Shared Parenting Information Group (SPIG) UK

- promoting responsible shared parenting after separation and divorce -

Doing the best for your children after divorce

Summary of a conversation on a Video made in March 1981 by the California centre for Judicial Education and Research. Full text

Judge Donald B King of the Superior Court, San Francisco County, is talking to Dr Judith Wallerstein, Executive Director of the Centre for the Family in Transition:

How parents can help

King: At the time of the divorce how can parents be the most helpful to their children ?

Wallerstein: A lot depends on how they act and a lot depends on what they tell the child. I'll take both of these separately because this is really important and it helps parents to know this.

Rational behaviour

The child needs to think of his parents as rational, as reasonable, as having taken this act - this decision to divorce - in a careful and thoughtful way. He needs to think of his parents as people whom he can really emulate and admire.

That they made a mistake about the marriage, but that they are dealing with their mistakes in an adult and mature way. That they're putting aside their angers, and that they are seriously concerned about what happens to their children. That's hard for grownups to do, its hard for us always to be at our best, but it's most useful to the children if the parents can behave and look to their children as people who are thinking and behaving reasonably and who are sorry that the marriage didn't work out, and are able to say so to the child.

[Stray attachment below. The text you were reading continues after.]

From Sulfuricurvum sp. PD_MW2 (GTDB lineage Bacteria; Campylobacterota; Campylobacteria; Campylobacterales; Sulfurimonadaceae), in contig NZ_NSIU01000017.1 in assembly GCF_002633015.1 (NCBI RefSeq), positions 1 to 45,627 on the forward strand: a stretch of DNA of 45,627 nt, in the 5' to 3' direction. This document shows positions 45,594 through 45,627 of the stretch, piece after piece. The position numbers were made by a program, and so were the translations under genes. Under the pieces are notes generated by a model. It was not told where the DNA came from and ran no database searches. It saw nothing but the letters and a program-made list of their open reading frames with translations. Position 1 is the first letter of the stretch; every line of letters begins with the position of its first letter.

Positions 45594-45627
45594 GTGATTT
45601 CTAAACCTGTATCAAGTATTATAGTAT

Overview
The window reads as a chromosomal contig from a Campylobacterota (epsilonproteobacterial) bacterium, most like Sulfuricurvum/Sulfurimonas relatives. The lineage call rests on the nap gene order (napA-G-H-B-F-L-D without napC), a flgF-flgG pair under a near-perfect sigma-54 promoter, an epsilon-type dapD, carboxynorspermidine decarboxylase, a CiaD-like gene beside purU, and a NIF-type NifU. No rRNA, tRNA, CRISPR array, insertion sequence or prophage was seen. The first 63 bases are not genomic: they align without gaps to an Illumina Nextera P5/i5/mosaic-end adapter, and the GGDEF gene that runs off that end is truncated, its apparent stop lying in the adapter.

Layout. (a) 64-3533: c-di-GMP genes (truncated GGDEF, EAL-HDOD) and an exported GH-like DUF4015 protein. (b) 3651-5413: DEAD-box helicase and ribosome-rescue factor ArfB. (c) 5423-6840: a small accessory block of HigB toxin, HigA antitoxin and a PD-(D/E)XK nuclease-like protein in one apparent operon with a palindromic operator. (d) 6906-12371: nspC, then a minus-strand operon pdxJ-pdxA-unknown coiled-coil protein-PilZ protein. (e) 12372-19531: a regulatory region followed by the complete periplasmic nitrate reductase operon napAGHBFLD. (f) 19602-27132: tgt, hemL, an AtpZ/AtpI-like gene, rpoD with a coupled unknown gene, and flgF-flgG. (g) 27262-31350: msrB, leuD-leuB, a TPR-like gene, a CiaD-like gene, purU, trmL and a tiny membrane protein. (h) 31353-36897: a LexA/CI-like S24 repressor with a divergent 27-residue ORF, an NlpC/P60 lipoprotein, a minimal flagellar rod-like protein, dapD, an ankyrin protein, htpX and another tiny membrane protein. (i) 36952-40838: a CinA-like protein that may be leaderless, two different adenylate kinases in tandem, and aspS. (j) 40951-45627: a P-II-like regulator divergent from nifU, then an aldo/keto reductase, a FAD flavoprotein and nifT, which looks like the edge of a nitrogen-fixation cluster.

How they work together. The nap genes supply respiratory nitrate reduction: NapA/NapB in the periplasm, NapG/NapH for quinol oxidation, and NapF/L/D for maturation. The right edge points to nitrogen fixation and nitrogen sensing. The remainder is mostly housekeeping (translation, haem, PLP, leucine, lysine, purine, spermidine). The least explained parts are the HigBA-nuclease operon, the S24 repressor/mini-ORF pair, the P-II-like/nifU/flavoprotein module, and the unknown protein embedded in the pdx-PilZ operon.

What a child needs to hear

The child needs to hear first of all is what's going to happen in the future. Because he is so worried about what's going to happen. He needs to know where they're going to live, who's going to take care of him, that the parent - child relationship isn't divorcing. It's the parents who are divorcing each other.

The child needs to know where each of the parents is going to be, and what's going to happen in the immediate future.

The child doesn't need to be told any sugar coated fairy tales about everything in the future is going to be just wonderful from here on out. It's much more helpful to say to the child "Look for the next couple of months, for the next year, things are going to be pretty chaotic around here. But we're trying to put together a really good post-divorce family. We're trying to make things better - that's the point of divorce - to make things better".